Our Goals for the Art & Action Program are:
To help young people find creative ways to help themselves.
Open Studio Project provides a safe space where young people who are faced with very real life challenges can learn how to use expressive art to access their own creative inner resources. The Open Studio Process helps promote healthy decision-making and emotional balance within the turbulent emotional world of adolescence.
To work together to create a healthy community:
We team with other youth-serving agencies to create high quality constructive after-school programming. Through collaboration, our organizations augment each other's strengths and create a community environment, which serves the whole teen.
To provide arts programming that is accessible and relevant:
We seek to make the deep benefits of art and writing available to youth whose circumstances or behaviors have brought them in contact with our social service partners. We provide safe, engaging encounters with creative art-making, and we tailor the program focus to the specific needs of each group we serve.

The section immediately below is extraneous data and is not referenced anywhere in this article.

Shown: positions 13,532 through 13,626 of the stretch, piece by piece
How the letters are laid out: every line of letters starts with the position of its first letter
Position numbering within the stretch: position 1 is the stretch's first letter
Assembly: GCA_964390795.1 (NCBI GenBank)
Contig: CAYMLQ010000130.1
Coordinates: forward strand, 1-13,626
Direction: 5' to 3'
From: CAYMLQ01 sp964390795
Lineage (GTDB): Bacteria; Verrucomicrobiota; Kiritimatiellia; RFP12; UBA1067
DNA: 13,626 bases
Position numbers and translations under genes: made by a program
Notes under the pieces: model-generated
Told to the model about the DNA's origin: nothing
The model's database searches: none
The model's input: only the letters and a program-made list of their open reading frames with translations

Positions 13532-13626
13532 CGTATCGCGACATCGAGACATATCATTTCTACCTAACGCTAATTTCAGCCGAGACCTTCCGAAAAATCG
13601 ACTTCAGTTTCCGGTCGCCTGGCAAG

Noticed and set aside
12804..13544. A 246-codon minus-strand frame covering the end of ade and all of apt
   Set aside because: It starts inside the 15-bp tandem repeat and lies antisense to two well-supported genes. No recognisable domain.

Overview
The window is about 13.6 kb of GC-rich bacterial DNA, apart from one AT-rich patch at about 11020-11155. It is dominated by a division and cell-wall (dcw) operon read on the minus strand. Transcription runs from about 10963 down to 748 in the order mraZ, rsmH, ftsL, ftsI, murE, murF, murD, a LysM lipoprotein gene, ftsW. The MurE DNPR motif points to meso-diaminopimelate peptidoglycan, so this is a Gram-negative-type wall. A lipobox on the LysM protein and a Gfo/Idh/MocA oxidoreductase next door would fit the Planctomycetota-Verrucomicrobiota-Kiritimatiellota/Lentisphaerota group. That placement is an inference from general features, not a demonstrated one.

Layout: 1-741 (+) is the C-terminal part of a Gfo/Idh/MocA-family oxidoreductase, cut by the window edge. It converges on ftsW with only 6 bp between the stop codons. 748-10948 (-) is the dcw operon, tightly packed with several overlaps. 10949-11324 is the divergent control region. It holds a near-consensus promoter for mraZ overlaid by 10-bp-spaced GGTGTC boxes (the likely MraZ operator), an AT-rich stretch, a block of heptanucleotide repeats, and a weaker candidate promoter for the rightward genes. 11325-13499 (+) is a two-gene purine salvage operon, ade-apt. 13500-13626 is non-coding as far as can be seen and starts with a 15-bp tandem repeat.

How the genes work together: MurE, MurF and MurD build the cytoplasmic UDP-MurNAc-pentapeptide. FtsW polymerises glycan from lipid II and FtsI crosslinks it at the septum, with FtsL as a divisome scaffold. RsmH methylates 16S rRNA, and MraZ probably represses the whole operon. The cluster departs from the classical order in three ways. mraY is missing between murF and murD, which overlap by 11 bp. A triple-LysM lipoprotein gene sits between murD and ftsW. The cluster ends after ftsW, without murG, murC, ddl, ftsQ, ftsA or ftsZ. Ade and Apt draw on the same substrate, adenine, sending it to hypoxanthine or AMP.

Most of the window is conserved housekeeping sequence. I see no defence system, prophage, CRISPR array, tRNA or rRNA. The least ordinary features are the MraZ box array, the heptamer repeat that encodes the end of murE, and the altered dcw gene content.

To advocate to make teen voices heard:
We create a show of teen participants' art and writing show at the end of each workshop series end. These exhibitions educate the public by revealing the truths of youths' experiences in a highly direct and powerful way: by sharing the teens' own words and images. Our experience with young people has shown us that these exhibits also increase the self-esteem of the participants. It allows each of them to be individually seen and appreciated by their community (as well as their families) for who they authentically are and for what they truly feel (which is often transformed and contrary to their previous expressions).
Why the Open Studio Process is so effective with youth
The method employed by OSP offers more than just the opportunity to work with various art media. Our OSP process is particularly well-suited to youth who come from chaotic or violent environments, youth who can have trouble connecting to and expressing their more difficult emotions in a useful way. Four elements of our programming are particularly helpful in this respect:
1. Adults work alongside teens
The facilitators, creating alongside the youths, model how they themselves use art and writing to deal with their own strong emotions and difficult decision-making. Seeing these adults taking creative risks often inspires young participants to do the same.
2. Voluntary participation = freedom and responsibility
Though kids are encouraged to read aloud what they have written, they are not forced to do so, creating safety by permitting them to decide how much they are willing to share. Freedom of choice also fosters self-confidence and an increased sense of personal responsibility.
3. No comment or criticism = learning to listen to oneself,
as well as to others